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Taking on the Off-Road Rebelle Rally in a Lifted Hyundai Santa Cruz

With a 1.5-inch lift in front and an inch of lift in the back, the Santa Cruz performed well

Hyundai Santa Cruz profile Rebelle Rally
  • With eight days of competition (seven of them scored) the Rebelle Rally is the longest off-road rally in the United States.
  • Hyundai entered a 2022 Santa Cruz for the second year in a row, enhanced with a lift kit and upgraded suspension.
  • Journalists Kristin Shaw and Jill Ciminillo competed in the rally, documenting the Santa Cruz's performance.

Last year was Hyundai’s first foray into the Rebelle Rally, a punishing all-female off-road competition spanning eight days. My teammate and navigator Jill Ciminillo and I vied for a place among 65 teams for a second go at this marathon adventure in a Hyundai Santa Cruz, the automaker's quirky adventure vehicle.

The plucky 2022 Santa Cruz small truck held its own, making it all the way across the mountains and deserts of Nevada and California for a total of about 1,300 miles without a single flat tire or serious mechanical incident.

Hyundai Santa Cruz detail Rebelle Rally

It’s challenging enough to traverse an off-road course for 10 hours a day for more than a week. However, what makes the Rebelle Rally special is the total absence of technology for navigation. All phones, tablets, and any kind of GPS devices are sealed and in-car navigation systems must be disabled or covered securely.

Competitors find their way from checkpoint to checkpoint with paper topographical maps and pencils, rulers, plotters and compasses. If competitors' vehicles featured an SOS button above the console, they had to cover them (we purchased a light fixture switchplate from a hardware store and tacked it down with duct tape) to ensure they couldn’t call in for location assistance.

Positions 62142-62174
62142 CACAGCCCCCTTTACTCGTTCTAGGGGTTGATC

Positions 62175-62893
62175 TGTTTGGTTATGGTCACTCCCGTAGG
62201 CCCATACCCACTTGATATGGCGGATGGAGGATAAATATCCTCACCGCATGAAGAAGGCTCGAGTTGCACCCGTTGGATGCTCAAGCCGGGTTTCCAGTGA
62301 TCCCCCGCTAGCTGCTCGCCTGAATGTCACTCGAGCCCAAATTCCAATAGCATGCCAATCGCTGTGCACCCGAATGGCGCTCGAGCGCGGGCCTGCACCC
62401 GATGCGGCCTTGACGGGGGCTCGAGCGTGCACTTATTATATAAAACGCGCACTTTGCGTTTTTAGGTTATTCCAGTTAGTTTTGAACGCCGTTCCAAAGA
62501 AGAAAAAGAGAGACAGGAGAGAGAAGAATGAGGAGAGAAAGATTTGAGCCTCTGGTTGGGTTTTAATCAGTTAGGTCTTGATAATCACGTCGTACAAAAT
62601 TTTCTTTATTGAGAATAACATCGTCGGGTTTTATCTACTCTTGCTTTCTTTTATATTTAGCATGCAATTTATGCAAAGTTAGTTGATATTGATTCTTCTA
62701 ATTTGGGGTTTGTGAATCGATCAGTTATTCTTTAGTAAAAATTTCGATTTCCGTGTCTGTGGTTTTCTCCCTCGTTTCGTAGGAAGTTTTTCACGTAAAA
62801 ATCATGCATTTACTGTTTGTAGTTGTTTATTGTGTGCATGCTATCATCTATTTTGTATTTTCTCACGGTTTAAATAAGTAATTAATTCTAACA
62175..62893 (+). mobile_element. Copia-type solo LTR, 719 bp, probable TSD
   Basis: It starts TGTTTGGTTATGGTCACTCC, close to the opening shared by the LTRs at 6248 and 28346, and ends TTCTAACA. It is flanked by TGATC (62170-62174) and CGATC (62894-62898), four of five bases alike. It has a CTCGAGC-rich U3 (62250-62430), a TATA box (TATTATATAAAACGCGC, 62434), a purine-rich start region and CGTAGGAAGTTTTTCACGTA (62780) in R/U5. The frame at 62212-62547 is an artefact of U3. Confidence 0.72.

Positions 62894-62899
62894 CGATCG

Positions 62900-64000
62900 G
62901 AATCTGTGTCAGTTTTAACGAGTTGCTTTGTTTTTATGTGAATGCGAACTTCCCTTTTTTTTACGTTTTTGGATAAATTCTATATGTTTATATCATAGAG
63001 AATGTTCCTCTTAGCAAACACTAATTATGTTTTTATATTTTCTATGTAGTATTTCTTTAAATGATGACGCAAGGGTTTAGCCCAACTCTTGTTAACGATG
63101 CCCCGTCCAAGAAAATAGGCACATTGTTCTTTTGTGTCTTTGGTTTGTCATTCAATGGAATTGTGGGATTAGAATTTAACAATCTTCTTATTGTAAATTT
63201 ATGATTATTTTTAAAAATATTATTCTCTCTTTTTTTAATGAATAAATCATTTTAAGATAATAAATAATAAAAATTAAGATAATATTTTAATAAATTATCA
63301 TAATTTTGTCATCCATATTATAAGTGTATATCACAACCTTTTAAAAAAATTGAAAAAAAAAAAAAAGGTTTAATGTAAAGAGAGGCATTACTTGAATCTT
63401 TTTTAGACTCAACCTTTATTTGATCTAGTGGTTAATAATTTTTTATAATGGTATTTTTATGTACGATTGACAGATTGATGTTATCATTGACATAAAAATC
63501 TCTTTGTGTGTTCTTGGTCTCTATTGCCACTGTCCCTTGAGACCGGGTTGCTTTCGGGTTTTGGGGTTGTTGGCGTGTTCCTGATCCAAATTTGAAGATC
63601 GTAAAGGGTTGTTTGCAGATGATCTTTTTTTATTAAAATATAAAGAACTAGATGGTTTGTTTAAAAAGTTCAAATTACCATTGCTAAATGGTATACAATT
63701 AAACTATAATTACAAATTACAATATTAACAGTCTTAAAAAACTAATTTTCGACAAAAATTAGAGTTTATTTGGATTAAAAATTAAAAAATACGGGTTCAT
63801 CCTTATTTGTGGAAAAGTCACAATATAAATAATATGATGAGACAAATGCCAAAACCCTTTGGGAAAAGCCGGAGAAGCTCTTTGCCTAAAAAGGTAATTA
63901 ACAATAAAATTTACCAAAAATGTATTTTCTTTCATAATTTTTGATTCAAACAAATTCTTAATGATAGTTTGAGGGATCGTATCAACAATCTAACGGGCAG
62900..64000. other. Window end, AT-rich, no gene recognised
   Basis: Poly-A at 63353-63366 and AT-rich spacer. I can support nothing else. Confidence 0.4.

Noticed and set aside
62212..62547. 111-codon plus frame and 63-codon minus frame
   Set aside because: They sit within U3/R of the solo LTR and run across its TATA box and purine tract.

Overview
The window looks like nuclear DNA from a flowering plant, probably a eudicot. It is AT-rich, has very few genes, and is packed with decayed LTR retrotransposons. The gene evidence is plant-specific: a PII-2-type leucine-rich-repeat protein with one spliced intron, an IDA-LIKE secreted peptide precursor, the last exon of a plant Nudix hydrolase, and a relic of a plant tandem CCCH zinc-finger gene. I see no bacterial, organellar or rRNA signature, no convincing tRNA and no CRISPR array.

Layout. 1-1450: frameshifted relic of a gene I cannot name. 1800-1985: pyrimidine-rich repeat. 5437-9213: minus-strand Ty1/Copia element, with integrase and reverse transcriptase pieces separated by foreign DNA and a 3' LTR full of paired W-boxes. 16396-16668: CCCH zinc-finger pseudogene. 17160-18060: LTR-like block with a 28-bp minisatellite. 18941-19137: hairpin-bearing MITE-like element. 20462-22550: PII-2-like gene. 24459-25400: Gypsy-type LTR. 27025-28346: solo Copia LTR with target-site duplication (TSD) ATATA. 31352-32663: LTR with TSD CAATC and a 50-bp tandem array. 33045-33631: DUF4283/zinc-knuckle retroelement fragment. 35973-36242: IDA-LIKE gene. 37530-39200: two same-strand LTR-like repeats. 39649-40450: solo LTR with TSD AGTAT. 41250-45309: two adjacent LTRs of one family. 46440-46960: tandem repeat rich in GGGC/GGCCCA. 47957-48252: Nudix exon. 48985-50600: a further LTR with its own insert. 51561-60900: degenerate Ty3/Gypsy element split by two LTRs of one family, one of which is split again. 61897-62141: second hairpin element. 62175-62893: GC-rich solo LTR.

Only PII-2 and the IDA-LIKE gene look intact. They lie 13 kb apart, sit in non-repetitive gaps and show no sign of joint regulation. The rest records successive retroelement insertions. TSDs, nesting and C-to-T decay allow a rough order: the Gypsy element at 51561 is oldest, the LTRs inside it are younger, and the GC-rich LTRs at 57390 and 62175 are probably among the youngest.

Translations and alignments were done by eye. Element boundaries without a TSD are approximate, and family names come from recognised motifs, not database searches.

It's a test of fortitude, patience and grit, and both our team and the Santa Cruz passed with flying colors. This is what it’s all about.

Hyundai Santa Cruz front Rebelle Rally

4x4 vs. crossover, gas vs. EV

The Rebelle Rally includes two classes — 4x4 and X-Cross. Vehicles in the X-Cross (crossover) category are all-wheel-drive but lack the transfer case that helps vehicles like the Jeep Wrangler and Ford Bronco divide power between the front and rear differentials and corresponding axles.

Other crossovers in our category included the winning 2022 Ford Bronco Sport (with an eight-time Rebelle behind the wheel), plus a 2024 Kia Telluride X-Pro, 2023 Honda Passport and two 2023 Honda Pilots, 2014 Subaru Outback and a brand-new 2024 BMW X2 M35i. A hardy 2007 Honda Ridgeline was the oldest vehicle in the competition.

Rivian R1T charging Rebelle Rally

Most of the vehicles in the competition are powered by traditional fuel, but a handful of all-electric vehicles and hybrids took on the rally as well. At the end of the competition, a 2023 Rivian R1T pickup won the big prize in the 4x4 class, piloted by Rivian special projects engineer Lilly Macaruso and navigator Alex Anderson, a senior mechanical engineer for the automaker.